Objective To assess the cumulative incidence of restenosis and stroke after stenting for cervical carotid artery stenosis.
Methods We reviewed PubMed, ScienceDirect, and Scopus and included all studies reporting restenosis after stenting. The cumulative incidence of restenosis at 6 and 12 months was calculated. We also estimated the cumulative incidence of ipsilateral stroke within 30 days after stenting. Random effect meta-analysis and meta-regression were performed using relevant study level covariates. Sources of heterogeneity were investigated.
Results Among 7765 records, 40 studies were selected. 15 943 patients and 16 337 carotid arteries were considered. The overall pooled cumulative incidence of restenosis >50% at 12 months was 5.7% (95% CI 3.8% to 8.6%), >70% at 12 months was 5.2% (95% CI 3.3% to 8.2%), >50% at 6 months was 3.9% (95% CI 2.2% to 6.8%), and ipsilateral stroke within 30 days after stenting was 1.6% (95% CI 1.0% to 2.5%) without association with the use of an embolic protection device. We did not identify any relevant source of heterogeneity of the cumulative incidence of restenosis >50% at 12 months. Mean age explained 80.9% (R2=80.9%, p=0.01) of heterogeneities of restenosis >70% at 12 months. The presence of hostile neck explained 53.9% (R2=53.9%, p=0.03) of heterogeneities of restenosis >50% at 6 months.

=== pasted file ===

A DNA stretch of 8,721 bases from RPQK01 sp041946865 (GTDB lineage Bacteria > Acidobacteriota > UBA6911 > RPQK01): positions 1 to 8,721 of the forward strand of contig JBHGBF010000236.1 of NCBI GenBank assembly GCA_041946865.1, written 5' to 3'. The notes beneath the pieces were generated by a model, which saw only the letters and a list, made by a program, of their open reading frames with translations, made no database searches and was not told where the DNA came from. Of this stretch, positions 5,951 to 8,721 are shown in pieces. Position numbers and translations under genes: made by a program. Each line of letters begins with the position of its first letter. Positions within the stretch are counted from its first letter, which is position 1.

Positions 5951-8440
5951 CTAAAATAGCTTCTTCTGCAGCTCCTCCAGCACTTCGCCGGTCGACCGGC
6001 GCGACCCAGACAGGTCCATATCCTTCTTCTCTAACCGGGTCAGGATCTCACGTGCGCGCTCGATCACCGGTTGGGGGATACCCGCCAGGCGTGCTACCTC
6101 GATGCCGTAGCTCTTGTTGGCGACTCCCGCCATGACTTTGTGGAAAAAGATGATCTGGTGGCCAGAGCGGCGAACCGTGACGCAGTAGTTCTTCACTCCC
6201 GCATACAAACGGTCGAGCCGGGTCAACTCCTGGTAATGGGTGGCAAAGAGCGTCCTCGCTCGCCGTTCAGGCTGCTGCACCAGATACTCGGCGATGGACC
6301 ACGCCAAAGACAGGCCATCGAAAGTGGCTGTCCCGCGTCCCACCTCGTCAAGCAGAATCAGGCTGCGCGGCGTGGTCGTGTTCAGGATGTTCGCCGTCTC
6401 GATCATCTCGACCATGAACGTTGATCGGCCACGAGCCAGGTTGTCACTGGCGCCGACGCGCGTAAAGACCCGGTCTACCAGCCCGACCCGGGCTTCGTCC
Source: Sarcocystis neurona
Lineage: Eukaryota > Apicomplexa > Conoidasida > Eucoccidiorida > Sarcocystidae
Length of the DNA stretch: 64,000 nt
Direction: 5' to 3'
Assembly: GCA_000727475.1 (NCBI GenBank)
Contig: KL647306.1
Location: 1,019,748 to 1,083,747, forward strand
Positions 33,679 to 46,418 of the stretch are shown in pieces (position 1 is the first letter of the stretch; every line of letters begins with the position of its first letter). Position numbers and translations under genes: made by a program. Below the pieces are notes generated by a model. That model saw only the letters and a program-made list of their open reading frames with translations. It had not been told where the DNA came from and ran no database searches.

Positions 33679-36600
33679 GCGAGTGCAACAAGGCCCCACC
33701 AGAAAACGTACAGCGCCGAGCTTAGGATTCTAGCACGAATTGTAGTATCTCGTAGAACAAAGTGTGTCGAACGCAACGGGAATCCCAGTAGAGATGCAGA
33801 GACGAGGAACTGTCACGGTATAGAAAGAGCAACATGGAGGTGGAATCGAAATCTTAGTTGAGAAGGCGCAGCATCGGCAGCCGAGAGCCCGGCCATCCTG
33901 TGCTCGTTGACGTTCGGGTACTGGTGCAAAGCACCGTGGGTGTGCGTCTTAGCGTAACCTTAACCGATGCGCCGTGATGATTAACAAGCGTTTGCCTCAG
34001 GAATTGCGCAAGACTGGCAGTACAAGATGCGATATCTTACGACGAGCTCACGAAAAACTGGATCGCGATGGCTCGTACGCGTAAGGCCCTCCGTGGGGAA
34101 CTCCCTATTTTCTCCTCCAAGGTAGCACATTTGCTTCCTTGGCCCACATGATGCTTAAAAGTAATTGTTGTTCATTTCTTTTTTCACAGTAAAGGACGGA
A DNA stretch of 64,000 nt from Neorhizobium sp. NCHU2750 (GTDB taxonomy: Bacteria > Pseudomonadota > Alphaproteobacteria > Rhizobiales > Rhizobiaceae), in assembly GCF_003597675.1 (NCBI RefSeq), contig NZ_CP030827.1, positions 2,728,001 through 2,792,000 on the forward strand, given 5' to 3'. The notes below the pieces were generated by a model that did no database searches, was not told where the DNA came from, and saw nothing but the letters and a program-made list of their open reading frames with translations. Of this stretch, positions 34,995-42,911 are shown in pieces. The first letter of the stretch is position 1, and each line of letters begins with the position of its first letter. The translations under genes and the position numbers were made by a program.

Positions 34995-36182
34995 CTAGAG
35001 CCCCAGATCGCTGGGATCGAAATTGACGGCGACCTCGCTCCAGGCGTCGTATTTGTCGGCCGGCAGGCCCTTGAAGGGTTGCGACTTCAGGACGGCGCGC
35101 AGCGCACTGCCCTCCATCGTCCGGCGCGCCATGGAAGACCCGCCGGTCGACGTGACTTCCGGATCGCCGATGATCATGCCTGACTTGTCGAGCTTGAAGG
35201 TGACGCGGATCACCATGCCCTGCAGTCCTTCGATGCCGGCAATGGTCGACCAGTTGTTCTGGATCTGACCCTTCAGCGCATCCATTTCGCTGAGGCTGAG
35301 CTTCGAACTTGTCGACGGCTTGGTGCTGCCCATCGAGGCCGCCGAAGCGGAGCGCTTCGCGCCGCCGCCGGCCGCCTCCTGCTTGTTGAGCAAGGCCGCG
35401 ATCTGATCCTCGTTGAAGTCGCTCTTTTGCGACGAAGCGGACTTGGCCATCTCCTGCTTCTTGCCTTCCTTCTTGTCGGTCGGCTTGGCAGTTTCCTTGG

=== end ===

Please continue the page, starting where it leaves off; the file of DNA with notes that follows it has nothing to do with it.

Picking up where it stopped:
Conclusion This meta-analysis showed a low cumulative rate of restenosis at 12 months and ipsilateral stroke within 30 days after stenting. Older patients and those with hostile neck present a lower risk of in-stent restenosis. The use of an embolic protection device was not associated with a lower risk of stroke.
- extra cranial carotid
- cumulative incidence
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AR and BM contributed equally.
Contributors Study design: BM, PC, SH, CM, AR, SS. Data collection: PC, SH. Statistical analysis: BM, PC. Critical review: BM, PC, SH, CM, AR, SS.
Funding The authors have not declared a specific grant for this research from any funding agency in the public, commercial or not-for-profit sectors.
Competing interests None declared.
Patient consent Not required.
Provenance and peer review Not commissioned; externally peer reviewed.
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